Workers Struggles: The Americas
15 June 2004
Peruvian government steps in to resolve iron miners strike
Striking iron miners at the mine owned by Shougang Iron Peru rejected an agreement negotiated by their union leaders prompting management to declare an impasse, setting the stage for Peruvian authorities to intervene in the negotiations.
The strike began over the miners’ demand for a monthly wage increase of 7 soles (about US$2) a month. Union leaders and management agreed to an increase of 2.90 soles and a one-time bonus of 570 soles (US$160). The workers rejected the offer as insufficient.
Peru’s labor ministry is expected to present its own proposal this week, which is widely expected to be very similar to Shougang Iron’s latest offer.
A company spokesperson said the company considers it impermissible for a miner to earn more than white-collar employees. Given current wage scales, “no worker may earn more than an employee; it would be illogical,” he declared.
Shougang Iron’s mine, located 600 kilometers south of Lima, is highly profitable. The company is a subsidiary of a Shougang, owned by the Chinese government. Most of the output is exported to China.
Sixty thousand Honduran teachers on strike
Over 60,000 primary and secondary school teachers in Honduras initiated a series of escalating strikes June 8. The strikes will expand over the coming days to all of Honduras’s 18 departments. This is the ninth strike this year by Honduran teachers.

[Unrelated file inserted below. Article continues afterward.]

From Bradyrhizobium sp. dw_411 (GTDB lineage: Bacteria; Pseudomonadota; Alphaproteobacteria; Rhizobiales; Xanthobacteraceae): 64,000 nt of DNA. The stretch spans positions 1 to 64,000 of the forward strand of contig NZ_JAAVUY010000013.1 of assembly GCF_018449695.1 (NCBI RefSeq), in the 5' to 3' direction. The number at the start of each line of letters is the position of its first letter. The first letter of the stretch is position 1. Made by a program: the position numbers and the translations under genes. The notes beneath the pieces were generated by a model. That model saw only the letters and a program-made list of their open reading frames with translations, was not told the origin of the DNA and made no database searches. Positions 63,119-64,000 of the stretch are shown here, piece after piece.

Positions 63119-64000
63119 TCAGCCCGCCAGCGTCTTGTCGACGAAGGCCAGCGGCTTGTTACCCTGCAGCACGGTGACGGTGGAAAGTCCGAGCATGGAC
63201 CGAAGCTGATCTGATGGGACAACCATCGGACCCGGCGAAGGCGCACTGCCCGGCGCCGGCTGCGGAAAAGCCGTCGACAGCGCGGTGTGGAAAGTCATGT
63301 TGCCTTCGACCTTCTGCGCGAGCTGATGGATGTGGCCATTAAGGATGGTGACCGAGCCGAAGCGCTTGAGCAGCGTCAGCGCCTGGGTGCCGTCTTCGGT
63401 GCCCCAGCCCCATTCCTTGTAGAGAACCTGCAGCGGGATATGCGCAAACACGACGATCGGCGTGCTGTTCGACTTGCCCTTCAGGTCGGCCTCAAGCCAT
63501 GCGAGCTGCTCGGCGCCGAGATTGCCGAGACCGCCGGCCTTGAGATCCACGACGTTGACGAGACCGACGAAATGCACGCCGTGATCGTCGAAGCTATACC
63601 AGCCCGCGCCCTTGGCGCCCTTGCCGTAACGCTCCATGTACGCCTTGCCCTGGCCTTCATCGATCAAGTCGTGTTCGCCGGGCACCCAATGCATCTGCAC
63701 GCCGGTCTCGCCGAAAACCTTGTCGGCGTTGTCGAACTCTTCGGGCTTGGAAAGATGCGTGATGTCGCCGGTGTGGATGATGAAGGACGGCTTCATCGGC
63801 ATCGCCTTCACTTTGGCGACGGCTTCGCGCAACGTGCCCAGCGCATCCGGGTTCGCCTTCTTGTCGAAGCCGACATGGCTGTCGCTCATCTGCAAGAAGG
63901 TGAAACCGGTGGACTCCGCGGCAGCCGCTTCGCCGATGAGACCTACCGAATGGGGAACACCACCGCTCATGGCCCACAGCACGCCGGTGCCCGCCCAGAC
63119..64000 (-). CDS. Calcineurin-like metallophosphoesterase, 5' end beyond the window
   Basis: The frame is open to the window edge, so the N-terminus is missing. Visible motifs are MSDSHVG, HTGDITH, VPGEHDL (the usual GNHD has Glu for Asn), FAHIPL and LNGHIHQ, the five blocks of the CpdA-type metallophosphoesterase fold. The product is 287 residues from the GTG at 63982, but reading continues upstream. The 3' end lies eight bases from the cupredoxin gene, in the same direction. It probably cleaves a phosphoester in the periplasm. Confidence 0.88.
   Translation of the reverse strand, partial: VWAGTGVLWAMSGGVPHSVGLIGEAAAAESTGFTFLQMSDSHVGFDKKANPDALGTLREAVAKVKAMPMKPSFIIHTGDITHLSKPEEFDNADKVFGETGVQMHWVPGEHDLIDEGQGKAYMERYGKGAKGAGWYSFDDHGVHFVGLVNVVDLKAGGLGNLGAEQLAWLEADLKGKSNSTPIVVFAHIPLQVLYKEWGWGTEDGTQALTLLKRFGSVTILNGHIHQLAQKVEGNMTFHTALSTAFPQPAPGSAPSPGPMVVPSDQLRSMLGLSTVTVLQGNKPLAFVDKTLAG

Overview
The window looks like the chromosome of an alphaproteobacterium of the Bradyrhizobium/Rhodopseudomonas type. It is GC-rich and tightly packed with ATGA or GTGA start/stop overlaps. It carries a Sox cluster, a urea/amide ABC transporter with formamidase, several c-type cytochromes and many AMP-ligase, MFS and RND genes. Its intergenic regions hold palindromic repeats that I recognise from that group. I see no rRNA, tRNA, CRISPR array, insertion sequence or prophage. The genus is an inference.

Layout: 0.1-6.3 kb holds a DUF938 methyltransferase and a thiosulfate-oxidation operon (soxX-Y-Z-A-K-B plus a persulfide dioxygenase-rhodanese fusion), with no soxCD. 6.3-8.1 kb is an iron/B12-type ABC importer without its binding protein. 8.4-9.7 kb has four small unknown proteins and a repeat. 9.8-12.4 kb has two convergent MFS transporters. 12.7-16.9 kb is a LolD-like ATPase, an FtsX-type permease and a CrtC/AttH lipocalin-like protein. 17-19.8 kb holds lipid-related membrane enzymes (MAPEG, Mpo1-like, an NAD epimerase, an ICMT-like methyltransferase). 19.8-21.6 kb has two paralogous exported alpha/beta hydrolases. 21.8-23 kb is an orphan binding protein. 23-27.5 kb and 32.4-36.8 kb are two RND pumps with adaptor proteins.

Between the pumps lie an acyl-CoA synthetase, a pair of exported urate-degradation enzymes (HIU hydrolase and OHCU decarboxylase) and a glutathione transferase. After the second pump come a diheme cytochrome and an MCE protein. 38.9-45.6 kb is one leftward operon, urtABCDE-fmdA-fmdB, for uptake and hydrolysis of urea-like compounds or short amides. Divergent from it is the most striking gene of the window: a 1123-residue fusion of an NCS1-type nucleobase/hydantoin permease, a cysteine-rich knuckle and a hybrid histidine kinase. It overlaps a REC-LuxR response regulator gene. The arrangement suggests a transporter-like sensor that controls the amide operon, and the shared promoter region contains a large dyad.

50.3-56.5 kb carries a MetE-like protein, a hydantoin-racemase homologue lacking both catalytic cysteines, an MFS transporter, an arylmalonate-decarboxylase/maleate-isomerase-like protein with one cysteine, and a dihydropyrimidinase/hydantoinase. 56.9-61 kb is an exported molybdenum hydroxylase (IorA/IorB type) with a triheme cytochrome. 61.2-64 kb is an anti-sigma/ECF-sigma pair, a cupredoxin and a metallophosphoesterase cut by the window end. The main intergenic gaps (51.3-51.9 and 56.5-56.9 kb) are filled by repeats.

If their demands are not addressed the teachers plan to protest by barricading streets and marching across the country.
One of the teachers’ main demands is payment of back wages, on which the government is 10 years in arrears. The total cost of the teachers’ demands would be US$22 million.
President Ricardo Maduro has declared the government cannot afford that amount, and is suggesting a reorganization of Honduran education. According to government figures, the Honduran educational system loses US$1.3 million each day the strike continues.
Education experts consider the Honduran educational system the most backward in Central America. In comparison to Costa Rica’s system, it is 25 years behind the times.
24-hour strike against Petrobras in Brazil
Oil workers in Brazil carried out a 24-hour work stoppage against the state-owned oil company, Petrobras. The workers are demanding that the company carry out its side of a collective bargaining agreement arrived at last year.
The strike affected the company’s 13 refineries, oil terminals and other facilities in the states of Minas Gerais, Espírito Santo, Bahia, Rio de Janeiro, Amazonas, Paraná, São Paulo and Rio Grande do Norte.